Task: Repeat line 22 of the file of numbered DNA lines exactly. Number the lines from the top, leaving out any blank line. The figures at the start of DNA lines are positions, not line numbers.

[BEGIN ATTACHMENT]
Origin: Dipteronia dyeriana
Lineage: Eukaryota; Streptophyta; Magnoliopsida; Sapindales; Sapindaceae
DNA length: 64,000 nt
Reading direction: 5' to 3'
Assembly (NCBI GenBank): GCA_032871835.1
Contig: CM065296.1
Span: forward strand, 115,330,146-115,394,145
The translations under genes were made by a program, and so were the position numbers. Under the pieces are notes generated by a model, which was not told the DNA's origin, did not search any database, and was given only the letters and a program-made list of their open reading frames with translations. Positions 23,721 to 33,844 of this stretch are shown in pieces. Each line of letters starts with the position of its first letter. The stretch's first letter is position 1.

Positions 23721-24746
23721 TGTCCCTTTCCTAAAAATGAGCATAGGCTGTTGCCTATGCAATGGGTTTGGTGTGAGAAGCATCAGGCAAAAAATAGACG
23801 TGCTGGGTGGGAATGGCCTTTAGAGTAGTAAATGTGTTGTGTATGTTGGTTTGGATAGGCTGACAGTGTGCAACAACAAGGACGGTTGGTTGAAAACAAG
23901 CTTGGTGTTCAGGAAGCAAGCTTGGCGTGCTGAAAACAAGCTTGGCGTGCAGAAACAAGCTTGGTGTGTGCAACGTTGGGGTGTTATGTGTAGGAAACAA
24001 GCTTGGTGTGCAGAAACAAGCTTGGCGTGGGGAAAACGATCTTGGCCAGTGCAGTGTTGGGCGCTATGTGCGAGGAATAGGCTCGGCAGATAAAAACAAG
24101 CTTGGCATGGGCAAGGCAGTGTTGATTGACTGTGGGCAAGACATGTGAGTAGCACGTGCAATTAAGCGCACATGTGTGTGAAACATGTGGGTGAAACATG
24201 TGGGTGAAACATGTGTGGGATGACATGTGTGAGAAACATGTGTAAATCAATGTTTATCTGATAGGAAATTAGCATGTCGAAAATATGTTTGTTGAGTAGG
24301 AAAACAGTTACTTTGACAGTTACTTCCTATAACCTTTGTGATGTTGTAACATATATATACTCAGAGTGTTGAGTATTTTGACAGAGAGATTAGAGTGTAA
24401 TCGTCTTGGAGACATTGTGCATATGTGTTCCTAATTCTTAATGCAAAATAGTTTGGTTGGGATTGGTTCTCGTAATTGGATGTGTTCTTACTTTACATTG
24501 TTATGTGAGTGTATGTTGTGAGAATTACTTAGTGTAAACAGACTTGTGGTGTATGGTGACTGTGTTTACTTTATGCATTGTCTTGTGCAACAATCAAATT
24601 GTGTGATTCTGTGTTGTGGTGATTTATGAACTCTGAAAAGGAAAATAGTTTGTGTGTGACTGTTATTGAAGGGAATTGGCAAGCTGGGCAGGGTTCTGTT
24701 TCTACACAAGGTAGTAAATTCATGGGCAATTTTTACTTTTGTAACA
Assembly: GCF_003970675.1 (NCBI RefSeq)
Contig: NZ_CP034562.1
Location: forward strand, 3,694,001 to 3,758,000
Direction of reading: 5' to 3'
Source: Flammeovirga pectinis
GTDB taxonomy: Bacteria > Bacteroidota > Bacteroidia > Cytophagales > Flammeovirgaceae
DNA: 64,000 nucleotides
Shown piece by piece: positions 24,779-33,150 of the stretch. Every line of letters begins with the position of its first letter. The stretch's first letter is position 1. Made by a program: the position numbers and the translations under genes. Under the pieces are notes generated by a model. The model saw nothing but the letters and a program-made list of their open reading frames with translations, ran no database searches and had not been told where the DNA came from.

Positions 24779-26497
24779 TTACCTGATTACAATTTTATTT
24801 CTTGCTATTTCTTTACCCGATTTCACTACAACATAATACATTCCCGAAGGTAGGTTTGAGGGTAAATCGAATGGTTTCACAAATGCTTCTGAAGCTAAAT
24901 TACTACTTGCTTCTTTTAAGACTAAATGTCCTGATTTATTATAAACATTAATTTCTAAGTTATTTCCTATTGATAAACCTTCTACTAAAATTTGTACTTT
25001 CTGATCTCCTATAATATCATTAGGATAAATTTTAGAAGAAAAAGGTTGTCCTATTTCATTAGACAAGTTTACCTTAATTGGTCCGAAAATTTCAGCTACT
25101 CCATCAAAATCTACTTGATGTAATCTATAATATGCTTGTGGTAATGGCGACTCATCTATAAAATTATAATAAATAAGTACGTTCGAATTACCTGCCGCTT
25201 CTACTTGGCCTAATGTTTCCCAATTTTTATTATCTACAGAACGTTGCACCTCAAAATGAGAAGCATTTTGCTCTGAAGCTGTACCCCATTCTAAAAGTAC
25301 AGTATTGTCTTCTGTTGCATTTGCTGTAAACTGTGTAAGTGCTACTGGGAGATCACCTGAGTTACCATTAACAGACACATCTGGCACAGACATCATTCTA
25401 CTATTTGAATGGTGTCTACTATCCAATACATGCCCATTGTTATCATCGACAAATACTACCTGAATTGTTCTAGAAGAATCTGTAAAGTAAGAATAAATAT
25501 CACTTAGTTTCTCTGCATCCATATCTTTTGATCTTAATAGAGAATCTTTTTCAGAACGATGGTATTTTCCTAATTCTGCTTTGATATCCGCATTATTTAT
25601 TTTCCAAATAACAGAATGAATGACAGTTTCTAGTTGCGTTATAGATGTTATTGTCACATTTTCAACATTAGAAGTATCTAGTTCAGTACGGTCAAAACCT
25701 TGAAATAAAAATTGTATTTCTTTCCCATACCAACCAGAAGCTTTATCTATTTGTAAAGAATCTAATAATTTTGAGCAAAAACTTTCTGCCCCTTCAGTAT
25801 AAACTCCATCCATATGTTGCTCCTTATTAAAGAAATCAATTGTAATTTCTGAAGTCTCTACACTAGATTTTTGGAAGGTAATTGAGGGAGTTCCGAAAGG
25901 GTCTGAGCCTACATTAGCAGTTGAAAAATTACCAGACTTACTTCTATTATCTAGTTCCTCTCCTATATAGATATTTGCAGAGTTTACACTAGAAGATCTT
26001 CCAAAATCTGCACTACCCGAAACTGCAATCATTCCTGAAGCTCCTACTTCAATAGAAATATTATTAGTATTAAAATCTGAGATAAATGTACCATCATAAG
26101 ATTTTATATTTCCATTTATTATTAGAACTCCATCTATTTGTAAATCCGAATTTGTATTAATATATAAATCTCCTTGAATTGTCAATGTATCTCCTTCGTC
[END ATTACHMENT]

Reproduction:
Contig: NZ_CP034562.1